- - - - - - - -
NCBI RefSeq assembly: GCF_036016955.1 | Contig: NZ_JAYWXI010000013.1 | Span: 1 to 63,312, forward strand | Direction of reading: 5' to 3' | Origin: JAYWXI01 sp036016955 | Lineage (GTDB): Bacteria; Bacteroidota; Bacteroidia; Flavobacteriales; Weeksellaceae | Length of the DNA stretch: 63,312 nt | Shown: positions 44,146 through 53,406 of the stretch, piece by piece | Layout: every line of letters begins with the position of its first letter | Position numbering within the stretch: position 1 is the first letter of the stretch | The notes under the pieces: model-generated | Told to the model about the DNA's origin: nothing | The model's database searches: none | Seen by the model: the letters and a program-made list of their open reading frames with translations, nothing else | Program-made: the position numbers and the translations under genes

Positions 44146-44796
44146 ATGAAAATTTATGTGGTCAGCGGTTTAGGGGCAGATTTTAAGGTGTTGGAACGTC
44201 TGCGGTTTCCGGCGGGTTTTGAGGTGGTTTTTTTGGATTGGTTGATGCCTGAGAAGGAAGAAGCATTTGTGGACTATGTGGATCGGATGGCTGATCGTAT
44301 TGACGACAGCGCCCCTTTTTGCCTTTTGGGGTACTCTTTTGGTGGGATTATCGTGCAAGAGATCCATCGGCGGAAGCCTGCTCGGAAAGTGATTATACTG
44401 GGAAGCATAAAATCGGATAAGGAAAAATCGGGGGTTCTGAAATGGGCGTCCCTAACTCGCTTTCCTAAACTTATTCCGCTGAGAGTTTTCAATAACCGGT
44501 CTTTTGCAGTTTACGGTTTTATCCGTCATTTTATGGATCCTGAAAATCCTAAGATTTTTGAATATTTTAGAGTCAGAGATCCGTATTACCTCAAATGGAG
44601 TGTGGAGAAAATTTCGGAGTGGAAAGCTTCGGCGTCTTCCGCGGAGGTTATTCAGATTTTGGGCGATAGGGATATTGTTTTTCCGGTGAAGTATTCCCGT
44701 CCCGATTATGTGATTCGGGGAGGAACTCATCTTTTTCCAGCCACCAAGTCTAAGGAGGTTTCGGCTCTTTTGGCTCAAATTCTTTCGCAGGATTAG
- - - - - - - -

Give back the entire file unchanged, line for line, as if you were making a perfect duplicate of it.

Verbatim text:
NCBI RefSeq assembly: GCF_036016955.1 | Contig: NZ_JAYWXI010000013.1 | Span: 1 to 63,312, forward strand | Direction of reading: 5' to 3' | Origin: JAYWXI01 sp036016955 | Lineage (GTDB): Bacteria; Bacteroidota; Bacteroidia; Flavobacteriales; Weeksellaceae | Length of the DNA stretch: 63,312 nt | Shown: positions 44,146 through 53,406 of the stretch, piece by piece | Layout: every line of letters begins with the position of its first letter | Position numbering within the stretch: position 1 is the first letter of the stretch | The notes under the pieces: model-generated | Told to the model about the DNA's origin: nothing | The model's database searches: none | Seen by the model: the letters and a program-made list of their open reading frames with translations, nothing else | Program-made: the position numbers and the translations under genes

Positions 44146-44796
44146 ATGAAAATTTATGTGGTCAGCGGTTTAGGGGCAGATTTTAAGGTGTTGGAACGTC
44201 TGCGGTTTCCGGCGGGTTTTGAGGTGGTTTTTTTGGATTGGTTGATGCCTGAGAAGGAAGAAGCATTTGTGGACTATGTGGATCGGATGGCTGATCGTAT
44301 TGACGACAGCGCCCCTTTTTGCCTTTTGGGGTACTCTTTTGGTGGGATTATCGTGCAAGAGATCCATCGGCGGAAGCCTGCTCGGAAAGTGATTATACTG
44401 GGAAGCATAAAATCGGATAAGGAAAAATCGGGGGTTCTGAAATGGGCGTCCCTAACTCGCTTTCCTAAACTTATTCCGCTGAGAGTTTTCAATAACCGGT
44501 CTTTTGCAGTTTACGGTTTTATCCGTCATTTTATGGATCCTGAAAATCCTAAGATTTTTGAATATTTTAGAGTCAGAGATCCGTATTACCTCAAATGGAG
44601 TGTGGAGAAAATTTCGGAGTGGAAAGCTTCGGCGTCTTCCGCGGAGGTTATTCAGATTTTGGGCGATAGGGATATTGTTTTTCCGGTGAAGTATTCCCGT
44701 CCCGATTATGTGATTCGGGGAGGAACTCATCTTTTTCCAGCCACCAAGTCTAAGGAGGTTTCGGCTCTTTTGGCTCAAATTCTTTCGCAGGATTAG